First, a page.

Old Man Europe's unemployment situation is getting worse, while the US is getting better

While the US is starting to have robust growth and some good news in unemployment, things are even worse in Europe.  Unemployment is going up, albeit mostly around the periphery.  Germany and especially Netherlands have unemployment numbers which would make the US envious.  Via Eurostat:
The euro area (EA16) seasonally-adjusted unemployment rate was 10.1% in October 2010, compared with 10.0% in September. It was 9.9% in October 2009. The EU27 unemployment rate was 9.6% in October 2010, unchanged compared with September. It was 9.4% in October 2009.

Among the Member States, the lowest unemployment rates were recorded in the Netherlands (4.4%), Austria (4.8%) and Luxembourg (5.0%), and the highest in Spain (20.7%), Latvia (19.4% in the second quarter of 2010) and Lithuania (18.4% in the third quarter of 2010).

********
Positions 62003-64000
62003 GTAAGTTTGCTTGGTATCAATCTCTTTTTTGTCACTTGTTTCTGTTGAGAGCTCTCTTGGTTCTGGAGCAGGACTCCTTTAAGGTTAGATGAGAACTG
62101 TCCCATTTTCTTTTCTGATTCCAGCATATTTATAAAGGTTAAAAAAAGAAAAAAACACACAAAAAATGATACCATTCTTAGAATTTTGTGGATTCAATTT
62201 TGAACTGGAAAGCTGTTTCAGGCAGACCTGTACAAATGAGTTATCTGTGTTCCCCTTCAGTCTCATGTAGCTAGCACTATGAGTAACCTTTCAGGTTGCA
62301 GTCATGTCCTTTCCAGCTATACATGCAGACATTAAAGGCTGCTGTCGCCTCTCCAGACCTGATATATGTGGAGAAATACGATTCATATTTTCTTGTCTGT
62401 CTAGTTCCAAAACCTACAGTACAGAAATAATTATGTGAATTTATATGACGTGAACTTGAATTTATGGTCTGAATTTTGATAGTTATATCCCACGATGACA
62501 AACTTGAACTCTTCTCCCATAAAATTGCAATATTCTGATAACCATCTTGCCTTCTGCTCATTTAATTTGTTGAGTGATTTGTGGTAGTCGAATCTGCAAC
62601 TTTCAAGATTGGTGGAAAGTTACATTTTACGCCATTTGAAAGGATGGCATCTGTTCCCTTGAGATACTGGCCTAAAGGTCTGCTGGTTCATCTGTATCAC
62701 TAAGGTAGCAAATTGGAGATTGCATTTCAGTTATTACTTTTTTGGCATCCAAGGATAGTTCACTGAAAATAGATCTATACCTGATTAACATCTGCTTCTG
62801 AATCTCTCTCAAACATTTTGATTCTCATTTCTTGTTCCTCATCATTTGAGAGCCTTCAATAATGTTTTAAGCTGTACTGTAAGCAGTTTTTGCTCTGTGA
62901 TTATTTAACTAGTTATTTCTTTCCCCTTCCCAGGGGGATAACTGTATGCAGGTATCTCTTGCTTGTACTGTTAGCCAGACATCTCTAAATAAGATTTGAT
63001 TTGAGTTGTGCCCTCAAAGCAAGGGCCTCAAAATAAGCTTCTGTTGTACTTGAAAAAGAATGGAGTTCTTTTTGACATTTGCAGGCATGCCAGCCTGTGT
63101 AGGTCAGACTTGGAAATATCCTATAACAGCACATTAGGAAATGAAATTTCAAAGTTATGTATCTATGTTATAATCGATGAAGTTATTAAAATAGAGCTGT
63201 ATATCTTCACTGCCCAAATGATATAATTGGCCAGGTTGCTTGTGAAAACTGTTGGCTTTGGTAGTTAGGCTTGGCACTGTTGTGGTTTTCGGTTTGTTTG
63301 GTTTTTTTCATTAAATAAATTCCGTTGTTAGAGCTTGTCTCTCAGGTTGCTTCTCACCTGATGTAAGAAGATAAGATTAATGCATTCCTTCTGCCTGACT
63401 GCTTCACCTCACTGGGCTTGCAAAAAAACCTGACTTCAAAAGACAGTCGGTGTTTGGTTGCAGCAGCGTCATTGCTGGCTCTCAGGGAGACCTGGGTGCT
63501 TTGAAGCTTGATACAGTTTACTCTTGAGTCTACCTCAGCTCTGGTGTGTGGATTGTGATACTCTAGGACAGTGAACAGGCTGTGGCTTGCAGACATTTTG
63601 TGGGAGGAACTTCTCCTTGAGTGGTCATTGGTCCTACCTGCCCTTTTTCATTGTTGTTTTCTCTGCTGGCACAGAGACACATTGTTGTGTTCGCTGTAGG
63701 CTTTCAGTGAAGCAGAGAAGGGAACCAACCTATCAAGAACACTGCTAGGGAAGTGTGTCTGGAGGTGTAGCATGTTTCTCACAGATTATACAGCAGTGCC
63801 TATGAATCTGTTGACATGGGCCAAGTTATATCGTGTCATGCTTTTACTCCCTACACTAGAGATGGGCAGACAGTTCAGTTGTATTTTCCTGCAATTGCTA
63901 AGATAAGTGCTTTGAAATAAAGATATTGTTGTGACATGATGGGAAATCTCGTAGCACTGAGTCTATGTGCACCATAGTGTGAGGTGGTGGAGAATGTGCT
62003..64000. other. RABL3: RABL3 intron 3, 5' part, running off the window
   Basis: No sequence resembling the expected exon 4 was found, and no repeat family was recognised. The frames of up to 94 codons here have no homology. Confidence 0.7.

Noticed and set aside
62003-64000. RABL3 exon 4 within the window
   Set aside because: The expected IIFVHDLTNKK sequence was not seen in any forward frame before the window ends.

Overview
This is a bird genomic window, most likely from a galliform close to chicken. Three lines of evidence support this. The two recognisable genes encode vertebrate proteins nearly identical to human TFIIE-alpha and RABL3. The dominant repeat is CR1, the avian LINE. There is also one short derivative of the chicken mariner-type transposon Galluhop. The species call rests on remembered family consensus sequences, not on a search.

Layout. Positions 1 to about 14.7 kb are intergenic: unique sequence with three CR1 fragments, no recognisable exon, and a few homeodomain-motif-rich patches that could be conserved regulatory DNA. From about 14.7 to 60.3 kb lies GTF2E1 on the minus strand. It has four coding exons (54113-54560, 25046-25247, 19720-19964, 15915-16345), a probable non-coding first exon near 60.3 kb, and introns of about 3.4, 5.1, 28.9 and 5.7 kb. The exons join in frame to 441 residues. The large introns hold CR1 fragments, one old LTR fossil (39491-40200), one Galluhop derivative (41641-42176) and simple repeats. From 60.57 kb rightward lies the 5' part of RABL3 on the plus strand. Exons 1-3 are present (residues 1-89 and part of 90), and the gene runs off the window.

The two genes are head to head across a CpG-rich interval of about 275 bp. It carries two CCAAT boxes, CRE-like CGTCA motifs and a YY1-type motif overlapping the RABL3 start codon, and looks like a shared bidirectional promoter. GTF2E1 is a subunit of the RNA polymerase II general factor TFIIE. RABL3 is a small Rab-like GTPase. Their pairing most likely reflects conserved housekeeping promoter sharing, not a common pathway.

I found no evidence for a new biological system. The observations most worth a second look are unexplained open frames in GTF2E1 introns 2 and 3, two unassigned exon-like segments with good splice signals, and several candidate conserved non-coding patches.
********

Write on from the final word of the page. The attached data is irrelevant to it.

Compared with a year ago, the unemployment rate fell in eight Member States and increased in nineteen. The largest falls were observed in Germany (7.5% to 6.7%), Malta (6.9% to 6.2%), Sweden (8.8% to 8.1%) and Finland (8.7% to 8.0%). The highest increases were registered in Lithuania (14.4% to 18.4% between the third quarters of 2009 and 2010), Greece (9.2% to 12.2% between the second quarters of 2009 and 2010) and Latvia (16.5% to 19.4% between the second quarters of 2009 and 2010).

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